When I started writing, I used it as a way to document my minimalist journey. Read: I started a blog. It was rough at first, focused mostly on the step-by-step process, but I found that I could continually go back to that platform and test new ideas.
The more I grew there, the more I looked for ways to expand. Eventually, the next writing step was going to be writing a book.
I had no idea where to start or how to even write fiction but I was able to translate a lot of the non-fiction writing habits I had developed to fit into my new work as a fiction writer.
Here are some habits that you should build to help with your fiction writing.
Read (and write) in different genres
One thing I wish I had started sooner was reading in different genres. I stuck to the ones I was writing in and while it was helpful, I was missing out on a lot of really good lessons.
There are so many things you can learn from different genres. Though I personally write in the YA/Adult and fantasy genres, I’ve learned so much from the sci-fi, romance, and adventure novels that I’ve picked up throughout my time. Different genres bring different levels of description, dialogue, creativity, and more that you can apply to your own writing.
Just because it’s not what you’re writing in doesn’t mean you can’t learn from it.
You should also practice writing in those different genres as well. Emulate the talents of other writers and learn from their success. You don’t have to write entire novels that you don’t like but use it as a learning experience. Practice your craft and push yourself outside your comfort zone to see what happens.
Study other mediums
Often we see the ‘greatest advice’ of fiction writing is to read and write. I’d like to offer an expansion on that. Not only should you be expanding your reading library, look to other mediums for examples of storytelling.
Think about it — storytelling is all around us. We watch TV, we watch movies, we play video games… all of these things have a story. TV shows break these stories into 30 minute chunks but have an overarching story that they spread out over an entire season. Movies tell a story in a condensed time frame of a couple hours. Video games keep you interested while you follow the campaign story.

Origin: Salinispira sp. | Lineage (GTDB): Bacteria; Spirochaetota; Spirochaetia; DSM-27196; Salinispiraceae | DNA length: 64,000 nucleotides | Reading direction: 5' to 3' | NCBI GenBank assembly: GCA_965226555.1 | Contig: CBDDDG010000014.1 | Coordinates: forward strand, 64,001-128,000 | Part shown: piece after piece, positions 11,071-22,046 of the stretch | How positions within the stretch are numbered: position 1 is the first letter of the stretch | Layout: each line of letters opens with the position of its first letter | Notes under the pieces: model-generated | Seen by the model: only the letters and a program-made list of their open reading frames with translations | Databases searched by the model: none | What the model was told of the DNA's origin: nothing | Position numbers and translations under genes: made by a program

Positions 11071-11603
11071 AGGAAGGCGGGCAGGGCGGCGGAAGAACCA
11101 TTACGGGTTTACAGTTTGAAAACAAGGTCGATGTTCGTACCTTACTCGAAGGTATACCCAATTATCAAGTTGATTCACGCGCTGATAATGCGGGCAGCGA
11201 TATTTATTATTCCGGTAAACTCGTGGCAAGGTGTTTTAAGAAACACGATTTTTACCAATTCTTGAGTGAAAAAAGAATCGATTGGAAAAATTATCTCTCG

You can learn storytelling from many different kinds of mediums so don’t feel like you have to limit yourself to just books. Study the craft of others and figure out how to apply it to your writing.
Practice outlining your novel
When you outline, complex bits of your story can find their places and make sense throughout the book. You can plot out a story and make sure you get the storyline right the first time.
When I wrote my first book, I didn’t use an outline (mostly because it was already in my head) but when I started the third book of that series, I realized there were a lot of things I needed to tie together. An outline saved me from running into the same plot hole twice and helped me get an idea of where I needed the story to go.
I love the idea of just sitting down with no care in the world. Freewriting allows me to test new ideas without the pressure of getting it perfect. I can talk myself through plots, answer questions or think out loud, and let my imagination run wild.How to Use Freewriting to Write Better NovelsFrom writing ideas to novel planning, use freewriting and brain dumps to finish your bookwritingcooperative.com